Chief Economic Advisor Arvind Subramanian, who expects a transitional adverse impact on the economy due to the demonetisation of high value currency notes, spoke to The Hindu’s TCA Sharad Raghavan and Vikas Dhoot on the Economic Survey 2016-17.
You expect a slowdown of 0.25%-0.5% in the economy’s growth rate in 2016-17, due to demonetisation, which seems a bit conservative in comparison to other forecasts
We have spelt out how…We have looked carefully into the cash implications because it is a liquidity shock to the system. But it’s a very unusual thing because cash in terms of liquidity has come down, but deposits have grown enormously. So a lot is going depend upon how much cash and other forms of money are substitutable.
Interest rates have come down, the price of cash has gone up and the price of other money has come down. How it is all going to play out and how much of it is in the informal and formal sectors is to be seen.
Then there is the question of what is measured and what is not measured. Remember, my estimate is very clearly for recorded headline GDP measurements. The impact on the informal sector is not going to be captured fully because we don’t measure that in the way we measure the economy.
So, our reduction is probably kind of middle of the pack in terms of the others, maybe a little less. But let’s see how it pans out.
You have called demonetisation an unusual and unique monetary experiment, for which there is no model to measure its efficacy. But, before its announcement, how would you have analysed its pros and cons?
I would have analysed it as I have analysed it now. As they say, counterfactuals are for historians. In the government, counterfactuals are a luxury one can’t afford.
You have expressed concern about the fears of tax terrorism in the aftermath of demonetisation.
I think we have to allay anxieties about over-zealous tax follow-up in the aftermath of demonetisation. There is a bit of a balance to be struck. On the one hand, the whole purpose of this is to say we are going to really go after the bad guy, the penalties are punitive and strong. But on the other hand, you don’t want it to degenerate into a trawling expedition that creates uncertainty for the good guy.
You have revisited the twin balance sheet problem (of banks with NPAs and indebted corporates) but have identified corporates as the bigger problem now…
We’ve always thought of it as a banking problem. It’s never been that. The ultimate problem is that companies are not profitable and can’t pay. That is the root of the problem. It is as much, if not more, a corporate problem as a banking problem. The banking thing is a manifestation of an underlying reality.
But as you have said, bankers are reluctant to write-off debt for fear of showing favour to a particular group. With banks awash with money and credit growth slumping, do bankers need an assurance to avoid a paralysis in bank credit decisions?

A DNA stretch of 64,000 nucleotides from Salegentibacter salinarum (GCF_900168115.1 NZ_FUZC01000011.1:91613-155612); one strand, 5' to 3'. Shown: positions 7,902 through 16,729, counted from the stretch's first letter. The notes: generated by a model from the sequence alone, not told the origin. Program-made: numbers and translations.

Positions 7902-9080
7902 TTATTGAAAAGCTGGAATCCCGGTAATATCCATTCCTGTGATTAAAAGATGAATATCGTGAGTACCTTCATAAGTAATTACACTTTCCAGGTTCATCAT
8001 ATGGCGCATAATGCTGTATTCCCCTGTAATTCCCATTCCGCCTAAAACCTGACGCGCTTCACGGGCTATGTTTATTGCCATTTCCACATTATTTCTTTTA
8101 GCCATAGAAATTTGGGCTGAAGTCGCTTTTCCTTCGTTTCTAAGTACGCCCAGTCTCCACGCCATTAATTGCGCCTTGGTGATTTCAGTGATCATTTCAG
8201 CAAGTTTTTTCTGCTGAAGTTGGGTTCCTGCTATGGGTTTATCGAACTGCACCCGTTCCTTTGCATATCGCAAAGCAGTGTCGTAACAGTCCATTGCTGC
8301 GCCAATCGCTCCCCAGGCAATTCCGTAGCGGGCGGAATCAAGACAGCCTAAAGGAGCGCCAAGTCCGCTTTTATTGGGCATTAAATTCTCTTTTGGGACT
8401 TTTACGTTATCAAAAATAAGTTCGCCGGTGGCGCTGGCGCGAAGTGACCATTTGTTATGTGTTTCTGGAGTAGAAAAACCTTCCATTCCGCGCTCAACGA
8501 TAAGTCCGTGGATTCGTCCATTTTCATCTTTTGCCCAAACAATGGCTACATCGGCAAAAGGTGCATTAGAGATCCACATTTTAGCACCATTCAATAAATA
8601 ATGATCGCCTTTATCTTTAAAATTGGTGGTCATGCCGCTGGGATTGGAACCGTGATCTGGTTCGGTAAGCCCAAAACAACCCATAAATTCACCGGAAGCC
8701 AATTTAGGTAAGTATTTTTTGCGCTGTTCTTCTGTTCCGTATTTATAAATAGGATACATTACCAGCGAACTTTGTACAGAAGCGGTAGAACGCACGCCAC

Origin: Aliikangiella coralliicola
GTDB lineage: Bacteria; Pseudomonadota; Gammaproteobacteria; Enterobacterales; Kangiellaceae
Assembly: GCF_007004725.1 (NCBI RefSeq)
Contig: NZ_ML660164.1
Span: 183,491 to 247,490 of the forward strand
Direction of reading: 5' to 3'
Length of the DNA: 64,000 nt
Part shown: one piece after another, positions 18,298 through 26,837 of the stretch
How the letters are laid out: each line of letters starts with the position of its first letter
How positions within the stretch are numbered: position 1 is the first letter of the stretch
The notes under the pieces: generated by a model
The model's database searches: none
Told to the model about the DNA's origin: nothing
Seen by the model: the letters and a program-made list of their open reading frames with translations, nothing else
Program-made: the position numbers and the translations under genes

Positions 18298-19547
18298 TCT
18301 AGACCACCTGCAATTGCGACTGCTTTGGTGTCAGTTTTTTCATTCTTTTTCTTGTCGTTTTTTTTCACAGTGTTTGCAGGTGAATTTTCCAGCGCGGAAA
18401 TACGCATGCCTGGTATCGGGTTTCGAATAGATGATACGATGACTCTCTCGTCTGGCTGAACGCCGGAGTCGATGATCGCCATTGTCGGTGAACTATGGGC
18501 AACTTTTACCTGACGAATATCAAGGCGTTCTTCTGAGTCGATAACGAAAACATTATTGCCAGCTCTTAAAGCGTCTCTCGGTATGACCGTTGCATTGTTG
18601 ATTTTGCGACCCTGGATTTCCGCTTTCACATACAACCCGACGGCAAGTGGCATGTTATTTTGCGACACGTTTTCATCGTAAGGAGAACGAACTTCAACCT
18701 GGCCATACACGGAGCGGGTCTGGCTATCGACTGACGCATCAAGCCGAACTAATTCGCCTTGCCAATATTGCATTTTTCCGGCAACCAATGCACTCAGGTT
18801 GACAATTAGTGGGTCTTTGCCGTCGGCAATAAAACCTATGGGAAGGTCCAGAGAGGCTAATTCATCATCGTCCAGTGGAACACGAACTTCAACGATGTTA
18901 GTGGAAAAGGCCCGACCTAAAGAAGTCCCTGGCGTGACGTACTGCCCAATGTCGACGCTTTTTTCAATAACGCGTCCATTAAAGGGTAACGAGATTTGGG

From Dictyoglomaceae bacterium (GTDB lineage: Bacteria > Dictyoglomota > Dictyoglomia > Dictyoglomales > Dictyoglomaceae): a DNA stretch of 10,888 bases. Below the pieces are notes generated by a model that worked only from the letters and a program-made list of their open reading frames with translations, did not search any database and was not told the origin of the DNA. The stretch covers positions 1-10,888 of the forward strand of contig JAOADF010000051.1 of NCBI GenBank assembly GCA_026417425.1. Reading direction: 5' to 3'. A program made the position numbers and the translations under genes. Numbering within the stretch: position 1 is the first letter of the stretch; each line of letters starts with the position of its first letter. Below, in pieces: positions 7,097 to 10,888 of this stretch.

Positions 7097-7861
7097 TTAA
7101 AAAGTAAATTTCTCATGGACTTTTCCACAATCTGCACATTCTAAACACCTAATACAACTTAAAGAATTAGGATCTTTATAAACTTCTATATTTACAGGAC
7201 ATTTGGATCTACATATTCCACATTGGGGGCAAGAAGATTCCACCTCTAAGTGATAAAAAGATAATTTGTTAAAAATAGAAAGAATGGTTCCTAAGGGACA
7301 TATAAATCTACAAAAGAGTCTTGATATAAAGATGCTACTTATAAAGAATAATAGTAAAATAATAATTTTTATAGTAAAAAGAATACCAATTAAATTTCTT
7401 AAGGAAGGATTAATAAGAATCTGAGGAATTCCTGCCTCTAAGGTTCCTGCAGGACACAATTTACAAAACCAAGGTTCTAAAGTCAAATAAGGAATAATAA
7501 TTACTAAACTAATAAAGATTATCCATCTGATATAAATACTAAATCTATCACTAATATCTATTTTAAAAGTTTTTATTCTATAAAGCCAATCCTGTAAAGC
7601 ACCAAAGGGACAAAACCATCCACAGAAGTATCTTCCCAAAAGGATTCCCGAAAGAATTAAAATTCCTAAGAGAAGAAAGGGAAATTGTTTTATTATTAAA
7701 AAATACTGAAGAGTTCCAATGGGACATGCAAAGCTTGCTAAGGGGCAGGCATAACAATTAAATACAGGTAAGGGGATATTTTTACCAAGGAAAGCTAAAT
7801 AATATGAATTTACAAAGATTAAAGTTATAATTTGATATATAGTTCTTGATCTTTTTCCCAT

We have been trying to provide assurance to bankers, like with the oversight board. But it’s hard. Can you imagine a middle level banker writing off a prominent company’s debt? Then the guy says ‘no no, I was promised assurance’. Is that enough? It’s tough.
You have suggested a Public Sector Asset Rehabilitation Agency… So are you losing confidence in the private sector asset reconstruction companies (ARCs)?
The evidence is there. Nothing has prevented the private ARCs from functioning. But what have they done? Whatever agency comes will have to deal with the debt of private and public companies. Remember, most of the stressed debt is with large private companies so that’s what makes it even more difficult.
Do we need a more aggressive approach to implement your suggestion to privatise sectors like aviation, banking and fertilisers?
This is something on which my thinking has really evolved in the last one year or so. We have some meta challenges in India. One of them is this ambivalence towards the private sector and private property rights in general. We have listed all the manifestations of that — fertiliser plants, civil aviation, strategic disinvestment. You name it, and there is ambivalence towards the private sector.
That I think is a meta challenge because it is not about saying ‘oh, do strategic disinvestments.’ I think society as a whole is not ready to accept it. It’s not a matter of one government saying do this, and another government saying, do that. I think it’s more about how do we shift ideas at a broader level. What is the sense of shared diagnosis and shared solutions. It’s very easy to say ‘why don’t you privatise,’ but it has not happened for 45 years and it’s not seeming very easy. So the question is why.
In some sense, what I am saying is that these meta challenges require more fundamental and broader shifts at the level of ideas. And how you get there is not easy.
How did the idea to link the Universal Basic Income (UBI) concept to Mahatma Gandhi strike you?
I was asked to give a talk in the Sabarmati Ashram on October 2. And it just struck me that this captures the heart of the UBI conflict. On the one hand, it is a radical way to eradicate poverty. And on the other hand, it’s not just about eradicating poverty. Gandhiji said that poverty is much more than imbibing a few more calories. It’s about dignity, self-respect, independence.
On whether the UBI could achieve that… Gandhiji the moralist would say you shouldn’t give uncompensated rewards (as it would harm responsibility and efforts), Gandhiji the baniya would say you should be fiscally conservative, and then Gandhiji the astute politician would realise that in India today, the programs quickly become add-ons rather than replacing anything. And if it becomes an add-on, then it is not viable.